Healthy Living in the North

Celebrate Aboriginal Day!

seaweed, Aboriginal health, healthy eating

Seaweed is left in the sun and open air to dry (Kitkatla, 2011).

I have learned so much about the many Aboriginal customs in  my work here at Northern Health. Did you know 30% of the Aboriginal people in B.C. live in the Northern Health health region?

Aboriginal peoples include three distinct populations: First Nations, Inuit and Métis. There are 54 First Nations in the health region with a great diversity of traditions, cultures and languages. There are six Métis associations across the north and a small Inuit population. Of the 300,000 people we serve, over 17% are Aboriginal. In the northwest, this jumps to 30%!

June 21st is Aboriginal Day all across Canada!

soapberries, Aboriginal health, healthy eating

Soapberries are whipped to make an ice cream-like treat!

This Aboriginal Day, I encourage you to make an effort to get to know the Aboriginal cultures in your area! Many communities host local events. Check out this interactive map from the First Nations Health Authority to find an event in your area or check your local event listings. For example, there will be a parade and event in Fort George Park in Prince George. Come out and celebrate Aboriginal cultures and traditions! I know I’ll be going with my children.

My favorite part of Aboriginal Day in previous years has been watching the dancers, especially the young children. It brings tears to my eyes seeing their joy and pride in who they are. I also love the food. Every year, I look forward to getting some salmon, fried seaweed and clam fritters. I also can’t resist the fried bread and berries!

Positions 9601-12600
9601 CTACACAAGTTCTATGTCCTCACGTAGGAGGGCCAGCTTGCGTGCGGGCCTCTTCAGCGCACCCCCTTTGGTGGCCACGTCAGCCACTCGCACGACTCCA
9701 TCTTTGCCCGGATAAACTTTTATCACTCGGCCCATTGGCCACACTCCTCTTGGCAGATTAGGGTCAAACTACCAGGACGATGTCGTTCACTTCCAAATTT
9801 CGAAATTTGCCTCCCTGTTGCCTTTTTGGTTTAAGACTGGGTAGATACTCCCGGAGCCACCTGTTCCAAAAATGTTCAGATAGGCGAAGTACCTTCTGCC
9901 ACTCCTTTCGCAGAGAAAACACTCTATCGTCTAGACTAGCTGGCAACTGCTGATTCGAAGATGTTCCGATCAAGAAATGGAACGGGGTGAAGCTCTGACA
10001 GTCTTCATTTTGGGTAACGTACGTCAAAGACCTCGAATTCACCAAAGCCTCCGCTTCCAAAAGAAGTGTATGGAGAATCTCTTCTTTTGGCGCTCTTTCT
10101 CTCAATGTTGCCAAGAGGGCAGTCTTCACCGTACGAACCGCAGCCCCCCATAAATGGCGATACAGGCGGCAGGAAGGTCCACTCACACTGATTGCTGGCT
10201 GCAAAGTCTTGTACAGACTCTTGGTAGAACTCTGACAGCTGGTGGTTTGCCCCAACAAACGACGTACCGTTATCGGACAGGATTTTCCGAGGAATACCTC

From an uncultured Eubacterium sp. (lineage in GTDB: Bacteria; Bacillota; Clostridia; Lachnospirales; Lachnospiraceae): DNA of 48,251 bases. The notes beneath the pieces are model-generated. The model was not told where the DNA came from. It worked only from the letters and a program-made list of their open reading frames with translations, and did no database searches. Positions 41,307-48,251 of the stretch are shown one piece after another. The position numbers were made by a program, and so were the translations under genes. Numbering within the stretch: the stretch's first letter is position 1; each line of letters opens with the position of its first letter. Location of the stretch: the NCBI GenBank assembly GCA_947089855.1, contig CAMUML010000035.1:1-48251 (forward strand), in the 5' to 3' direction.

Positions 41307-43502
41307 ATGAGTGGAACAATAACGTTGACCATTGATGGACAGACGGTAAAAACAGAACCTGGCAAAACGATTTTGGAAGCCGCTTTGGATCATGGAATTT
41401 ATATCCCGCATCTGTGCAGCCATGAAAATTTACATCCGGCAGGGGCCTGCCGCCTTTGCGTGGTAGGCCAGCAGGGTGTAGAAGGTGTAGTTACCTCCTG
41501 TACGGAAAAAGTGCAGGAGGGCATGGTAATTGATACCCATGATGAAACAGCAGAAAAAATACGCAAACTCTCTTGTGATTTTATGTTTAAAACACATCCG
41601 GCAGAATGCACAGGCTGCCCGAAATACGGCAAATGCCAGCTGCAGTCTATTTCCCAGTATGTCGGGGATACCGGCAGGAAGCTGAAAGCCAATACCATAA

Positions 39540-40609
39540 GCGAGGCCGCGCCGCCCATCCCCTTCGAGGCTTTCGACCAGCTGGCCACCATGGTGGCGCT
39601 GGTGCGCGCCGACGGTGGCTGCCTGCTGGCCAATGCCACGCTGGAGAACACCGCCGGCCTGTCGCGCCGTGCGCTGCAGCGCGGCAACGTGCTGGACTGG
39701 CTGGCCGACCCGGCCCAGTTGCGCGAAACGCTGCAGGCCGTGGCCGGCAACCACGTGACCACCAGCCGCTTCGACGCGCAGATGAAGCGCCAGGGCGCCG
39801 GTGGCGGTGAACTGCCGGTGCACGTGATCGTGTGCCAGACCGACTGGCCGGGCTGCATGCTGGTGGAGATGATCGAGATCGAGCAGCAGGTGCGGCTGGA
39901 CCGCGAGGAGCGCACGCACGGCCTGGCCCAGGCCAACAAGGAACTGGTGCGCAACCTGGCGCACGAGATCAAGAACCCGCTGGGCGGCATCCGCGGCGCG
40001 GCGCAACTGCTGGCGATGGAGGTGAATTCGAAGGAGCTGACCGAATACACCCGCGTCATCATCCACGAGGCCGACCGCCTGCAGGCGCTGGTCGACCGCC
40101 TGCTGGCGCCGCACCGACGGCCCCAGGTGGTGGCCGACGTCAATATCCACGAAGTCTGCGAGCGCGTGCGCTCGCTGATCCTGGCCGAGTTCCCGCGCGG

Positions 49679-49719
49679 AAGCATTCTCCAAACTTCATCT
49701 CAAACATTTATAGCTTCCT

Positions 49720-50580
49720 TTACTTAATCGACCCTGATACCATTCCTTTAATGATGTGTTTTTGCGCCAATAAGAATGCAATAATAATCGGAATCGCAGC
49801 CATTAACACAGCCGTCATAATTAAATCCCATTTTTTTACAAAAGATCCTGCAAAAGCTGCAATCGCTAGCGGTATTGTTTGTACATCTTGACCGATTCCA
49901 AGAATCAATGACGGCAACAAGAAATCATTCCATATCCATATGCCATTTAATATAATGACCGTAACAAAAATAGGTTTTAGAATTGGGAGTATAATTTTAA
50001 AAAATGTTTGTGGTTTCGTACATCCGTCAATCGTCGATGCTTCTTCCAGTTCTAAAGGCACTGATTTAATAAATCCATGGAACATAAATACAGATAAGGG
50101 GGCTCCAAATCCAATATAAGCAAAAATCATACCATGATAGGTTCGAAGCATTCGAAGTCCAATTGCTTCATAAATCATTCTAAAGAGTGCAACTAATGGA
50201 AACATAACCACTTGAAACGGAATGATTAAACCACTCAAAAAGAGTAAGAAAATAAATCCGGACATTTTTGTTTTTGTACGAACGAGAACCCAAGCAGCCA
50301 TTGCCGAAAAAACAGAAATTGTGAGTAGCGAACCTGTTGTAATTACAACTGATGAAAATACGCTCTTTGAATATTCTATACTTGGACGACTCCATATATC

What’s happening in your community? Do you plan to stop by?

Victoria Carter

About Victoria Carter

Victoria works in Northern Health's Aboriginal health program as the lead for engagement and integration. She is an adopted member of the Nisga’a nation and was given the name “Nox Aama Goot” which means “mother of good heart.” In her work she sees herself as an ally working together with Aboriginal people across the north to improve access to quality health care. She keeps herself well by honouring the mental, emotional, physical and spiritual aspects of her life through spending time with her friends and family, being in nature and working on her own personal growth.